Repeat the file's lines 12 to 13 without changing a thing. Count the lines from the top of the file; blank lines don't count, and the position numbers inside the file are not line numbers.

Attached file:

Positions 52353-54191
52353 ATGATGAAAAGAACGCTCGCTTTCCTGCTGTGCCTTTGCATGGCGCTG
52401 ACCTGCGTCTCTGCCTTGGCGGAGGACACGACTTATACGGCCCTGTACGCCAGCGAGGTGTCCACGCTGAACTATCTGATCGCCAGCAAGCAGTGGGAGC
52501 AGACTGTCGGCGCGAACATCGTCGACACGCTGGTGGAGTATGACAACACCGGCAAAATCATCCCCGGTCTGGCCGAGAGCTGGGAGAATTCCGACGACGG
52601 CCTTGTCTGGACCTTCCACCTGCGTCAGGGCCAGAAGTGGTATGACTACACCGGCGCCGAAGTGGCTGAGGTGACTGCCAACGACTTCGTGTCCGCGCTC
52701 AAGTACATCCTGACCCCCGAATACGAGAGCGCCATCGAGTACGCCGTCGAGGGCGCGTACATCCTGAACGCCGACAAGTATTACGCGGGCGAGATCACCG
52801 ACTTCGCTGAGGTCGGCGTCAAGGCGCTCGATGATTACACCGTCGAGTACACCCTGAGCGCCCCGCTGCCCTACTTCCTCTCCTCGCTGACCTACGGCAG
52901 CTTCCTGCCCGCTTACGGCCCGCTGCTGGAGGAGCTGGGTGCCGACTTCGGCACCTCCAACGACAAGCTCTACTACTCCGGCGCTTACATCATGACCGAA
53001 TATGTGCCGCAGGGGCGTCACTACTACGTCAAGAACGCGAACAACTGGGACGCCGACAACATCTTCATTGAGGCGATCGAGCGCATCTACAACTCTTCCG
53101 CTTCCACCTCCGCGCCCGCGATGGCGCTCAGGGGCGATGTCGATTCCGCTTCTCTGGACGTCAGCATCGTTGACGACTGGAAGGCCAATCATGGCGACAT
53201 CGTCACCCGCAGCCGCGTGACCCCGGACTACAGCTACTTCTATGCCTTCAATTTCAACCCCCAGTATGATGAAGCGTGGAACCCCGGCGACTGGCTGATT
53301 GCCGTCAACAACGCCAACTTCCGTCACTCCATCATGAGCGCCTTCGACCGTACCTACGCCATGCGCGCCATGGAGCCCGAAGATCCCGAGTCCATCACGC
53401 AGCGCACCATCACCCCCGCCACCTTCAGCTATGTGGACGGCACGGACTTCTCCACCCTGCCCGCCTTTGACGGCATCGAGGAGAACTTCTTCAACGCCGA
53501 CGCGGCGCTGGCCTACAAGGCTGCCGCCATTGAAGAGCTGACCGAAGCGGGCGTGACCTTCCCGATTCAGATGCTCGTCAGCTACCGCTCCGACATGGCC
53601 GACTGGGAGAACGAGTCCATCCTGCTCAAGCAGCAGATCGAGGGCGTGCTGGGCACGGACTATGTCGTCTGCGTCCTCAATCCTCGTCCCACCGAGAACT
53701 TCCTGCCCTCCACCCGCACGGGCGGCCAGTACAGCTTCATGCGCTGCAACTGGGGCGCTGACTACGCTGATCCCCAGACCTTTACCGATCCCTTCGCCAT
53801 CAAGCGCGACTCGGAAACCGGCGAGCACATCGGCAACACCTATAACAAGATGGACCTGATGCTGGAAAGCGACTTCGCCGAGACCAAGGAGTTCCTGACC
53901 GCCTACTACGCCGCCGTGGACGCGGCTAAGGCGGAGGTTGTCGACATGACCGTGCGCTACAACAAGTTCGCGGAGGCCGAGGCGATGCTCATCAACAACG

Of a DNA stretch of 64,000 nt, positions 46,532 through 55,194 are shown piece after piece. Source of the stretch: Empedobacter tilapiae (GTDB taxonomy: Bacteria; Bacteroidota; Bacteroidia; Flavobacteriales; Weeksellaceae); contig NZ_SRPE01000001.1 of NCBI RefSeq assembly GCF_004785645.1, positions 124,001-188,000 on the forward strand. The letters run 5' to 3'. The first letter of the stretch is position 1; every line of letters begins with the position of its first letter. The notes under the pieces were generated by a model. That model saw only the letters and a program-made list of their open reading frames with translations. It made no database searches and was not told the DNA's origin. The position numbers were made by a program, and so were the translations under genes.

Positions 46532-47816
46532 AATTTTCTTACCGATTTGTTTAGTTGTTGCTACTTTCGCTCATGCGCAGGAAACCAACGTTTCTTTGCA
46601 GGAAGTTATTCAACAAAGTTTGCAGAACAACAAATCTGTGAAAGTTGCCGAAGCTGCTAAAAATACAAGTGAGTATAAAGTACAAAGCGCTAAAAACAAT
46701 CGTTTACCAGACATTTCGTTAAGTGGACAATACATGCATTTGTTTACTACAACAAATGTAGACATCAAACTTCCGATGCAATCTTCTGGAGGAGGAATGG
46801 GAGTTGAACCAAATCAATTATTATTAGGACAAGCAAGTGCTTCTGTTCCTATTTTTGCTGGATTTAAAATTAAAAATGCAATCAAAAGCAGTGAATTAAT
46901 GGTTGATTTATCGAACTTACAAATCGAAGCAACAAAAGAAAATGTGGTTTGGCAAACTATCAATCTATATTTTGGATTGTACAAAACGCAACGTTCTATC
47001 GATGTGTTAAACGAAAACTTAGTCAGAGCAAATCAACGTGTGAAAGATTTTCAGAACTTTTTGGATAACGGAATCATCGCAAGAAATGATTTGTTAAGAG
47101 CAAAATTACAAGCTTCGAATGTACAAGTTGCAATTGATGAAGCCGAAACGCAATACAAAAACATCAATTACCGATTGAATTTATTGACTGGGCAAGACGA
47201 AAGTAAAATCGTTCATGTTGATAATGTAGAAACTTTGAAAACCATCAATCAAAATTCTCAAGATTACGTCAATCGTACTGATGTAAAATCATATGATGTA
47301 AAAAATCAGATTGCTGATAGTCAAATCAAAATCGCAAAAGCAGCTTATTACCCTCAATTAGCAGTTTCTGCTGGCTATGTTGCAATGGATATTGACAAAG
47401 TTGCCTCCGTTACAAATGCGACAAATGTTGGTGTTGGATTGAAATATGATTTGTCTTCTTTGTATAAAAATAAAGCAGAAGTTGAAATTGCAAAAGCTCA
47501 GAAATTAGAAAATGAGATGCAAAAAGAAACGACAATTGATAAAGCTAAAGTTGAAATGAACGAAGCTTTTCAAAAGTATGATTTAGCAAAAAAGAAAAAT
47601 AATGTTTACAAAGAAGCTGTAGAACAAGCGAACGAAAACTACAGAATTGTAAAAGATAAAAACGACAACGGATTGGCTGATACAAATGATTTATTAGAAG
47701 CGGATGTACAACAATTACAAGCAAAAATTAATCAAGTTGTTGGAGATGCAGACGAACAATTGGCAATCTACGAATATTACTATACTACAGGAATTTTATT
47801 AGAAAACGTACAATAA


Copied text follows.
53301 GCCGTCAACAACGCCAACTTCCGTCACTCCATCATGAGCGCCTTCGACCGTACCTACGCCATGCGCGCCATGGAGCCCGAAGATCCCGAGTCCATCACGC
53401 AGCGCACCATCACCCCCGCCACCTTCAGCTATGTGGACGGCACGGACTTCTCCACCCTGCCCGCCTTTGACGGCATCGAGGAGAACTTCTTCAACGCCGA